Friday, November 25, 2005

The Red Pen Progresses - 2

Without pause I turned back the page of Old Saxon script and began the translation of words from the axe-age, the sword-age, the storm-age, the wolf-age of long ago.

They possess the unknown land,
the cliff-lairs of wolves, the windy headland;
a treacherous bog-path, a fearful fen-path where
the mountain stream downward goes in darkness,
a flood under the earth.That is not a mile mark from here
where stands the mere.
Over it hangs an icy grove, frost-bound trees, firm-rooted,
overhang the forbidding water.
There each night be seen a baleful wonder, fire on the flood.
Though the heath-stepper, the great-antlered stag,
by the hounds hard-pressed, should seek the forest...
rather he gives up his spirit on the shore
than brave those waters....
Again we depend on you alone for aid.
Yet you do not know the ground, the dangerous place,
where you might find the sinful killer;
seek if you dare!
If you come away alive, I will reward you for your battle
with old precious things, treasure, twisted gold...


A sudden wind went down the long oak table like a sigh, fluttering paper like gull's wings, making the sunlight shiver.
For good or ill, in antique tongue, I knew the challenge had been answered
.

Comments: Makes me want to run with scissors.
It is deadly to hit the reader with an extended passage like this, this early in a book. Lines from Beowulf, too. The only thing to my credit is that I don't think I ripped off some poor sod of a translator. I believe the translation is my own.
Once it was an accepted convention - up to about fifty years ago - to begin precipitously with a letter, a journal, a manuscript, as a trigger point and a mystery set-up. Sometimes those passages were quoted entirely in the appropriate language, (often Latin.) Haggard does it, but he waits a decent period of time before he does.
At least I avoided using the original text, except for a few lines.
Point is, it's passe and probably annoying. Rather than engaging interest, such immediate use likely destroys it.Too much, too soon.

The prophetic wind is another, somewhat gothic, convention, if not a cliche, but I still like the way I handled it.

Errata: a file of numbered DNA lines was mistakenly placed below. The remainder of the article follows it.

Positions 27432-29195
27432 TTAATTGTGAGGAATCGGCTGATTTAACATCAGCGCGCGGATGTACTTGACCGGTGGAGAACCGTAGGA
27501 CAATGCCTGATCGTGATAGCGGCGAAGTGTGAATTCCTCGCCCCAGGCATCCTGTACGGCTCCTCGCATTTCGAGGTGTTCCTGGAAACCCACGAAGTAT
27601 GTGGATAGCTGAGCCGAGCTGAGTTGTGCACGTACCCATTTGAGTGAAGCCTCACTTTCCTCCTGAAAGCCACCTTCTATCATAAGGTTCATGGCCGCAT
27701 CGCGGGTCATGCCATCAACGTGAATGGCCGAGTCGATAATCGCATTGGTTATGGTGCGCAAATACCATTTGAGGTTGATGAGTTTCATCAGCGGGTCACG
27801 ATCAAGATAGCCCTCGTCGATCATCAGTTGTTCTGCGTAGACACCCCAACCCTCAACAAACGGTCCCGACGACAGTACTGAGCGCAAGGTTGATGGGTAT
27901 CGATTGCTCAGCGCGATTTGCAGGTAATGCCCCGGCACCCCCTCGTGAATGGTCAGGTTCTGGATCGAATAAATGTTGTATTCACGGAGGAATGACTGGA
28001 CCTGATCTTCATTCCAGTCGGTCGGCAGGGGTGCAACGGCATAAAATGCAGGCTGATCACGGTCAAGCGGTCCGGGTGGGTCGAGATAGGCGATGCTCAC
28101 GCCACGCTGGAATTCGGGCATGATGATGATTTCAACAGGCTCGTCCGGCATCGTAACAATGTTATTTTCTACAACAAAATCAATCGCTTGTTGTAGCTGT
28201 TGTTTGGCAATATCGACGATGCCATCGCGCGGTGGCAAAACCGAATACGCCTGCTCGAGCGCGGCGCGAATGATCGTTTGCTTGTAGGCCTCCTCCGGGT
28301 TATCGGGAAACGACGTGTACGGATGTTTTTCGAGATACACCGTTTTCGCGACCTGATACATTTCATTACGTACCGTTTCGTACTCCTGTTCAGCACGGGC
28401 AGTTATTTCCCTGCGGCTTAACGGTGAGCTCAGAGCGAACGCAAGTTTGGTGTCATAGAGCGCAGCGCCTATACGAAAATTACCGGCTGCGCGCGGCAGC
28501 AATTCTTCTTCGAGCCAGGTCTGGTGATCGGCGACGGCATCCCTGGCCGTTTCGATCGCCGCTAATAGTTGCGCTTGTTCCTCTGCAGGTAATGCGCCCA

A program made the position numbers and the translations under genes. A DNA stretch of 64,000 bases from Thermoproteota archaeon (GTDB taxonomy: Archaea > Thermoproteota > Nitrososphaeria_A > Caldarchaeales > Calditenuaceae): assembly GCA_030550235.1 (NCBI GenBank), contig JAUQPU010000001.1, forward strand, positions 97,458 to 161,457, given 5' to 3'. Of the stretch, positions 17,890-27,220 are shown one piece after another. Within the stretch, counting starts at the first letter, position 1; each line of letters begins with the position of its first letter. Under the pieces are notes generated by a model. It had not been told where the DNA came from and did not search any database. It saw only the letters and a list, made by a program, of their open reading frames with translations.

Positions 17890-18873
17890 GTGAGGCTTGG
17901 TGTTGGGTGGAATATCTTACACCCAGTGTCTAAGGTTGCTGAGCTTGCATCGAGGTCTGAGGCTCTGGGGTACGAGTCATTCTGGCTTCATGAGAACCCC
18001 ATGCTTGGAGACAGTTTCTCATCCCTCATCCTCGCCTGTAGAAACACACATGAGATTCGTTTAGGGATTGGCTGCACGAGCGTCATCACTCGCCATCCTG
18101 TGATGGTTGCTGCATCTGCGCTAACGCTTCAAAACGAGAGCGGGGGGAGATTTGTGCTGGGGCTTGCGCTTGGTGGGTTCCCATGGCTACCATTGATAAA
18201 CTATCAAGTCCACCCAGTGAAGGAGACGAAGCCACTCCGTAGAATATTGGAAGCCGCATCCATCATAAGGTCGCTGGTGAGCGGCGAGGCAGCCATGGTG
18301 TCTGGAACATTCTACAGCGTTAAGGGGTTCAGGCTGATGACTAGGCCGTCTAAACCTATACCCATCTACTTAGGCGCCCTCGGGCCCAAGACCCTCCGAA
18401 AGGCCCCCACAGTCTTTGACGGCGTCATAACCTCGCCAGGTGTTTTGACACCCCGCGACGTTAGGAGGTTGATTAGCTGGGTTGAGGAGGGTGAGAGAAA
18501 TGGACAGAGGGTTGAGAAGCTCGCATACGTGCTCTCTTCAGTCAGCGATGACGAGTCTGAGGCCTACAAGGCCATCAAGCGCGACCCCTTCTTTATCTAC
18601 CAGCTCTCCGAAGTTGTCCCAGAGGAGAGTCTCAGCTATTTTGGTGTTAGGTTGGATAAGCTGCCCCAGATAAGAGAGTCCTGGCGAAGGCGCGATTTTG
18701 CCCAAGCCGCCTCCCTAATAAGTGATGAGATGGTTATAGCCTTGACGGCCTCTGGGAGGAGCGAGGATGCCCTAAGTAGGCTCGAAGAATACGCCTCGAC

9 comments:

Gabriele C. said...

Lol, I did the same, sneaked in passages from the Song of Roland (in the original, even) and some verses from the Edda, not to mention my characters spoke all sorts of languages, just not English. :-)

Bernita said...

Gabriele, I think it's not so much that we did it, but how much and where we did it.
Writers sometimes fear the reader will not "get" the plot unless we lay out the foundation stone by stone, forgetting that the first time you come into a house you don't see the basement.

Gabriele C. said...

Lol, my first novel had no plot at all. It had a collection of loosely connected chapters taking place all over Europe. And sometimes, I didn't really separate between my fiction and my PhD. ;-)

Bonnie Calhoun said...

Don't run with the scissors! You'll poke yourself in the eye. didn't your mother warn you about that?

Oh, yea, she probably did! So okay, you hate it. :-)

I read the passage for the word picture it created. Yes, some of it was passe and some of it was cliche but it made a picture in my head all the same! Cool!

And I still can't write, no where near, like that!

Bernita said...

Because we find historical stuff, the wars, the tragedies, the triumphs and the people, the legends and the parallels so neat, so cool, so thrilling, we don't always resist the urge to spew it all out - rather than select and tailor it.
Bonnie,I don't believe for a moment that you don't write as well or better.Just different.

The translation of yesterday's bit is the last half of the second last paragraph of the quote, ending "seek if you dare"

Robyn said...

Can I be a complete plebeian and say that I couldn't get past all the hyphens? I barely- glanced at- the words- for looking- for the next- hyphen.

I did go back and read it again, for the content, and I liked the imagery.

Bernita said...

Robyn, I don't pretend it's a good translation of Beowulf.

Robyn said...

I'm totally impressed by the fact that you can.

The imagery pulled me in, it's just that the hyphens got distracting. But that may just be me; I get focused on stuff like that.

When do we get to read more of the time travel story?

Bernita said...

I think you're right. It bothered me when I typed them - but I undertook to post it as it was, in all it's first glory.
A-S is often compound."haethstapa" for heath-stepper, but it would be less annoying if the hyphen had been omitted.
Perhaps at the time I wanted to illustrate that she was only a barely adequate scholar. Forgetting, of course, that general readers would neither know, nor care. Another amateur mistake.
Don't be impressed. A good glossary does most of the work.